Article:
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|Articles - July/August 2013|
|Monday, July 08, 2013|
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In general, tenure-track professors are obsessed with the number of papers they publish. Traditionally, it’s the best path to getting the prized tenure contract.
Not in the Goforth lab, a small space in a nondescript building on the Portland State University campus where Andrea Goforth, an inorganic chemist, and her team of postgraduate students do their work. Hired by PSU as a junior professor at a time when federal grant money hasn’t kept pace with demand, Goforth isn’t as focused on churning out papers as might be expected. Instead she’s been able to follow her two current research passions: biomedical imaging agents at the nanoscale and the novel properties of the chemical element bismuth, the active ingredient in Pepto-Bismol.
Although they seem disparate, Goforth’s two enthusiasms actually feed each other. Goforth, 34, has a patent on her discoveries regarding how tiny bismuth particles, which are radiopaque — visible on X-ray — may also be easier on the human body than barium and suitable for use in medical devices.
What is also novel about Goforth’s discovery is how quickly she’s turned it into a product idea — add-ins to surgical sponges — and parlayed the idea into a company called Hawthorne Materials Corp.
“It’s not typical of chemists in an academic environment to be thinking so much about commercialization,” Goforth admits. “With federal funding as low as it has been, though…academic institutions stubbornly stuck on getting Fed money are starting to realize we need to collaborate locally.”
Goforth has done that — she heaped praise on ONAMI for connecting her to electron microscopes integral to her research. In addition to the enthusiastic engagement of her postgraduate student Anna Brown, the university’s MBA students and technology transfer office helped Goforth zero in on market potential and appropriate products to be created from the radiopaque bismuth particles. Toxicity testing of the “Bismarkers,” as they are currently called, is proceeding.
Goforth says her partners know marketing Bismarkers will never be of higher priority to her than doing basic nanoscience. Yet she’s also clear that pursuing new commercialization possibilities, is, in a sense, a part of her job, much like teaching the next generation of scientists and publishing her research findings. As a transplanted Tennessean, she loves Portland and hopes that Oregon can develop its research in nanotech into some kind of cluster or hub.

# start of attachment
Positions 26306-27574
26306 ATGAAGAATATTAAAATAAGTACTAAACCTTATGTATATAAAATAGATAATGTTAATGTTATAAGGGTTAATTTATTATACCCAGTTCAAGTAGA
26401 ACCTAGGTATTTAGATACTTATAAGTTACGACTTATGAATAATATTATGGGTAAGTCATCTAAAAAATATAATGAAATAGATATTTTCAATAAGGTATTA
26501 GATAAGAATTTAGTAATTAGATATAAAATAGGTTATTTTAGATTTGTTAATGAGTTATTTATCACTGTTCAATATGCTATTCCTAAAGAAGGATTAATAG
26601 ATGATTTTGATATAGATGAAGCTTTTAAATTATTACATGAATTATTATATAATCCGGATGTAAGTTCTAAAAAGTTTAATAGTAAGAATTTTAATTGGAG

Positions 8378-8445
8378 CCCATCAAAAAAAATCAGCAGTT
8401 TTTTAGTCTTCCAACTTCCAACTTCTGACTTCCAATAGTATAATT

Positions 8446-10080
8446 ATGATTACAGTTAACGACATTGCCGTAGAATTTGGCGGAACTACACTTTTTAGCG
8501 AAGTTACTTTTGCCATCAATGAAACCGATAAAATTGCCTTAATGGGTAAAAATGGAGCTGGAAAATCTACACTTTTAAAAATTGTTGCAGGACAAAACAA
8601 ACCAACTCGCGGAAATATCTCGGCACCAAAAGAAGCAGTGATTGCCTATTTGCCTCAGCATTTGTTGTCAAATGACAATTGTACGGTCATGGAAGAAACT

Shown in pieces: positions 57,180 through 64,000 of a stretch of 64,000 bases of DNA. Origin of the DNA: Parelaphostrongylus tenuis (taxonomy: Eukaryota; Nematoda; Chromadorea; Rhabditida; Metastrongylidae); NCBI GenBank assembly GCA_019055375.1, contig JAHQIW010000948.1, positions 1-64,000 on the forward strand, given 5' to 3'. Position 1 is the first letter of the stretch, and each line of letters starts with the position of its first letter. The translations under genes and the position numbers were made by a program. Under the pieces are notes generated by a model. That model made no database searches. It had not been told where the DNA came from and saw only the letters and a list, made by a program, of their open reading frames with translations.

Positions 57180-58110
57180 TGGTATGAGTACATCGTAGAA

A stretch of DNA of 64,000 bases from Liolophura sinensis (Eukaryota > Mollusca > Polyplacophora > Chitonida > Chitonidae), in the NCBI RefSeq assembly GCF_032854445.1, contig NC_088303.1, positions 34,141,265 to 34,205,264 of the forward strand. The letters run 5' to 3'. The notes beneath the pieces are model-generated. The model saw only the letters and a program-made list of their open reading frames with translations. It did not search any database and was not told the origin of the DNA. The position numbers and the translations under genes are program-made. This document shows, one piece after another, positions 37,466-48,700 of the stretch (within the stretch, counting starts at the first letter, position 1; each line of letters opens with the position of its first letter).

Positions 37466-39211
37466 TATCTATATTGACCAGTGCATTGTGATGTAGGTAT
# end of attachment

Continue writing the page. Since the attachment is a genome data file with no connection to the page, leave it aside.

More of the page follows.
“Relative to Seattle’s prominence, nanobiotech might be a bit more difficult to cultivate,” she says. “With Intel here, nano in device integration is more likely. Maybe we could be the happy middle ground and develop a bit of a hub for both.”
Goforth’s partner, Brown, always thought she would be academically bound. Now nanotechnology and the bismuth research are changing her trajectory.
“The world doesn’t need more professors,” she says. “I’m hoping instead I can translate that high-risk, high-reward startup mentality of the software industry to nanomaterials. That feels like a career calling.”
What’s good for her could also be good for Oregon. “Maybe there’s no way we’ll compete with Silicon Valley,” says Brown. “But anchoring a nanomaterials industry into the Pacific Northwest? From my little bit of experience with the Oregon Angel Fund, that seems to be what investors are getting excited about.”
Thursday, April 03, 2014
BY OB STAFF
Learn how to green your workplace and lower your environmental footprint at the office. Oregon Business presents a two-hour "Greening Your Workplace" seminar on May 28th, 2014 at the Nines Hotel in Portland.
Tuesday, February 25, 2014
BY LINDA BAKER
An intellectual property attorney by day, 48-year-old Stoll Berne attorney Tim DeJong is a singer and guitarist by night.
Tuesday, February 25, 2014
BY LINDA BAKER
A blueberry bush is a blueberry bush — except when it’s a blueberry tree.
Thursday, April 17, 2014
BY JASON NORRIS | OB BLOGGER
The “polar vortex” of 2014 seems to have finally thawed and we believe this change in weather will bring more sunshine to the U.S. economy as well.
Wednesday, April 02, 2014
A new report explores the impact of millennials on Oregon's business and political climate.
Thursday, March 20, 2014
BY JASON NORRIS | GUEST BLOGGER
I don’t think anyone can (or should) remember what it was like to get things done without the internet. This milestone in technology has certainly benefited brick-and-mortar companies and subsequently launched a new era of businesses.
Tuesday, March 11, 2014
BY MARK BLAINE | OB BLOGGER
The publisher of the Emerald Media Group moves on, leaving a cutting edge media group that depends on business acumen for its survival.
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